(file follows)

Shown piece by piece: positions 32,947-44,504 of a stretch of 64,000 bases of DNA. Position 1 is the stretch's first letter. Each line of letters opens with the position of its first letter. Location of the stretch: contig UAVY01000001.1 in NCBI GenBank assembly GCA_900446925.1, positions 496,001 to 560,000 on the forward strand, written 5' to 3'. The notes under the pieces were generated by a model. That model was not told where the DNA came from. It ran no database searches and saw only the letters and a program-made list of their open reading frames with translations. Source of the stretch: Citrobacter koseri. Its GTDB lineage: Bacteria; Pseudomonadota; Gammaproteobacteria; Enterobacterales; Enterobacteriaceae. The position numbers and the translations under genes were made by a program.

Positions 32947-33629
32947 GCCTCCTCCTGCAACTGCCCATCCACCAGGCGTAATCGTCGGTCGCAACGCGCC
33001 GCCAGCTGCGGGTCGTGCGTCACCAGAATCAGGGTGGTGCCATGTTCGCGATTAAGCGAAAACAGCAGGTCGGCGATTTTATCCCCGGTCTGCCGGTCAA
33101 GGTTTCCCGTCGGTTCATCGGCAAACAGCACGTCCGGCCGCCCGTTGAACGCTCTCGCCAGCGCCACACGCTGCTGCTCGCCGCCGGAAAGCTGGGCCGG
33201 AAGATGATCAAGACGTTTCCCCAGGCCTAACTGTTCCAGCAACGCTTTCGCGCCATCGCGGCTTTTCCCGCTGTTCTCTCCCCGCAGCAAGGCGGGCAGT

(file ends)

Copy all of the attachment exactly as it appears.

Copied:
Shown piece by piece: positions 32,947-44,504 of a stretch of 64,000 bases of DNA. Position 1 is the stretch's first letter. Each line of letters opens with the position of its first letter. Location of the stretch: contig UAVY01000001.1 in NCBI GenBank assembly GCA_900446925.1, positions 496,001 to 560,000 on the forward strand, written 5' to 3'. The notes under the pieces were generated by a model. That model was not told where the DNA came from. It ran no database searches and saw only the letters and a program-made list of their open reading frames with translations. Source of the stretch: Citrobacter koseri. Its GTDB lineage: Bacteria; Pseudomonadota; Gammaproteobacteria; Enterobacterales; Enterobacteriaceae. The position numbers and the translations under genes were made by a program.

Positions 32947-33629
32947 GCCTCCTCCTGCAACTGCCCATCCACCAGGCGTAATCGTCGGTCGCAACGCGCC
33001 GCCAGCTGCGGGTCGTGCGTCACCAGAATCAGGGTGGTGCCATGTTCGCGATTAAGCGAAAACAGCAGGTCGGCGATTTTATCCCCGGTCTGCCGGTCAA
33101 GGTTTCCCGTCGGTTCATCGGCAAACAGCACGTCCGGCCGCCCGTTGAACGCTCTCGCCAGCGCCACACGCTGCTGCTCGCCGCCGGAAAGCTGGGCCGG
33201 AAGATGATCAAGACGTTTCCCCAGGCCTAACTGTTCCAGCAACGCTTTCGCGCCATCGCGGCTTTTCCCGCTGTTCTCTCCCCGCAGCAAGGCGGGCAGT